During a year when there was so much drama, and turbulence in investment markets, 2020 ended much like it started – with most equity markets at or near all time highs!
During the year we saw the sharpest and fastest bear market in history followed by an equally astounding rebound in global equity markets. The pace of the market recovery amidst a global pandemic and lockdowns was a greater surprise than the pandemic induced sell-off. If 2020 isn’t one of the most humbling years for market pundits and forecasters, then it is hard to imagine what would be!
Yes it’s that time again. Time to relive a scene that’s played out with annoying regularity. The one where skittish financial markets combine with an eyeball-chasing media to help the nervous transfer their future wealth to the patient.
Once again the headlines are screaming about financial disaster and impending doom. “Aussie stock market slumps after US-China trade war prompts Wall Street plunge” cried one earlier this week, while “Wall Street slumps as yuan slide intensifies trade fears” shrieked another.
These headlines are designed to grab your attention. That is, after all, the whole purpose of eye-catching headlines; the more dramatic they are the more likely you are to be drawn to them. And the more sales, subscriptions and ad revenue generated. Very possibly at the expense of investors who will be spooked into taking short-term, reactive, action to their long-term financial detriment.
The comfy armchair ride global share investors experience during 2017 turned into a white-knuckled roller-coaster in 2018.
Key global share markets came under significant selling pressure from September on, with the US market falling sharply as the year ended.
After starting to fall in late 2017, residential property price falls accelerated in Sydney and Melbourne during 2018, while Hobart rose strongly.
Cryptocurrency, the investment mania of 2017, crashed in spectacular fashion, with Bitcoin falling 80% during 2018 .
2018 proved there is no such thing as riskless returns, and that the occasional burst of volatility is the price of admission that all investors have to pay to receive returns better than Cash (i.e. 0% p.a. after inflation and before tax).
Low-cost diversification is still the single best way to get your fair share of market returns without flaming out on a single bet (ahem, #CryptoLife).
In our 2018 Financial Year in Review (for the year to 30 June 2018) we spoke about the unusual calm that had dominated markets during 2017, noting that “… 2017 produced a Goldilocks-like investment environment of steadily rising asset valuations.”
Unfortunately, as anyone who is familiar with the fairy tale knows, Goldilocks made herself at home in a stranger’s house, assuming it was a riskless act, only to be surprised by three angry bears unimpressed by her sense of self-entitlement.
As with Goldilocks, many share investors were lulled into a false sense of security during 2018, only to be mauled by a bear of a market.
Yeay, we made it!! The end of another work year. Seriously, where did 2018 go? Now that you’ve made it to the finish line, it’s time to kick those work shoes off, grab a cold beverage and relax. And what better way to unwind than burying yourself in a good book?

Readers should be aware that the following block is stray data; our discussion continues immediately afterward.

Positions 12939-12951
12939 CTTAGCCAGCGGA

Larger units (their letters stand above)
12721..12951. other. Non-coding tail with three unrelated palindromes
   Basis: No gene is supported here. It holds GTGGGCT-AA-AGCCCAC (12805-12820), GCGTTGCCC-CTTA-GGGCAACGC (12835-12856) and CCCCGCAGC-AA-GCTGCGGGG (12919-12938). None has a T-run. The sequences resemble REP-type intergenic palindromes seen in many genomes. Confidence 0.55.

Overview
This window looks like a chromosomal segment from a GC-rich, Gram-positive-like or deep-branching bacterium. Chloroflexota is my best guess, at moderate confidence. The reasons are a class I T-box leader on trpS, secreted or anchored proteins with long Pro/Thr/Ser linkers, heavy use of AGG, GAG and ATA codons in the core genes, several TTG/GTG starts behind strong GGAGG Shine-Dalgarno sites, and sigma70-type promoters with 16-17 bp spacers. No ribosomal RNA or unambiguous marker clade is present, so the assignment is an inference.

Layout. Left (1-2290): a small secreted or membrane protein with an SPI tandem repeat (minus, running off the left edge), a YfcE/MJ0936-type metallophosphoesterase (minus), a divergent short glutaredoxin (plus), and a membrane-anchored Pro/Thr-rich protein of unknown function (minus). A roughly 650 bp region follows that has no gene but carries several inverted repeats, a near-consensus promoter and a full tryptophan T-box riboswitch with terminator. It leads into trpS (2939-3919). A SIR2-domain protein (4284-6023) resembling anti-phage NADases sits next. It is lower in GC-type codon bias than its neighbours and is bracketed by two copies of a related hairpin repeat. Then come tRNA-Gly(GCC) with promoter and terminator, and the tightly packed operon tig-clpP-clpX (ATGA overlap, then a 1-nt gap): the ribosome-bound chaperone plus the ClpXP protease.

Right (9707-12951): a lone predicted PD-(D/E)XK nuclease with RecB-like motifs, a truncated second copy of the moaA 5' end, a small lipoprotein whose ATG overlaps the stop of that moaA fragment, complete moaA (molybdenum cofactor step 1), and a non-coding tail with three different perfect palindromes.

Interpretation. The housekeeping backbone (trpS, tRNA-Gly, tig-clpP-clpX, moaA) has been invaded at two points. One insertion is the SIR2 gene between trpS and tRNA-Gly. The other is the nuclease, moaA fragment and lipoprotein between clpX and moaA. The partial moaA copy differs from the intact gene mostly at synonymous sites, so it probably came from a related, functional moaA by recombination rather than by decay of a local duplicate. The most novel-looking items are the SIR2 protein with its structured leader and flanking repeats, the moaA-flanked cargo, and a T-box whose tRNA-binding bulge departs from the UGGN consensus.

Finance is full of jargon. If you do a quick online search for “investing terms” you’ll find everything from “quadruple witching” to “xenocurrency”.
We’ve decided to go back to school and give you the ABCs on the investing terms we believe are the most important for you to understand. It’s not exhaustive, and rather than put filler we’re skipping some of the letters. But after reading this post, you’ll have a better understanding of the terms we float around. Continue reading “The ABCs (mostly) of investing”
You’d have to have been living under a rock, meditating in a Buddhist monastery high in the Himalayas or lost at sea to not know that global sharemarkets have been taking something of a beating over the past couple of months.
With headlines like “Local sharemarket sheds $50 billion in worse one-day fall since February” screaming at you from your morning newsfeed it can be difficult to keep a sense of perspective when the occasional, invariable, bout of market jitters occurs. There is more than a grain of truth to the old news adage, “If it bleeds, it leads”.
Some researchers suggest that humans may have a “negativity bias” hardwired in our subconscious, and that our brains are more sensitive to signs of threat than to those of opportunity.
In prehistoric times such a bias could well have been an advantage, keeping early humans safe from harm. But in today’s world of global, instantaneous, round-the-clock news, that bias to action in the face of danger could end up costing you a fortune.
It’s a lovely spring day and because you’re in a good mood you login to your Clover dashboard to see your money at work. After giving a whoop of joy you decide to double-check these returns…and something seems off. Why are your calculations different from what you’re being shown? What’s going on?
The discrepancy has to do with how we calculate returns. We’ve decided to re-post an excellent explanation on how we calculate your fees. WARNING – some maths are involved here but we promise to keep it simple.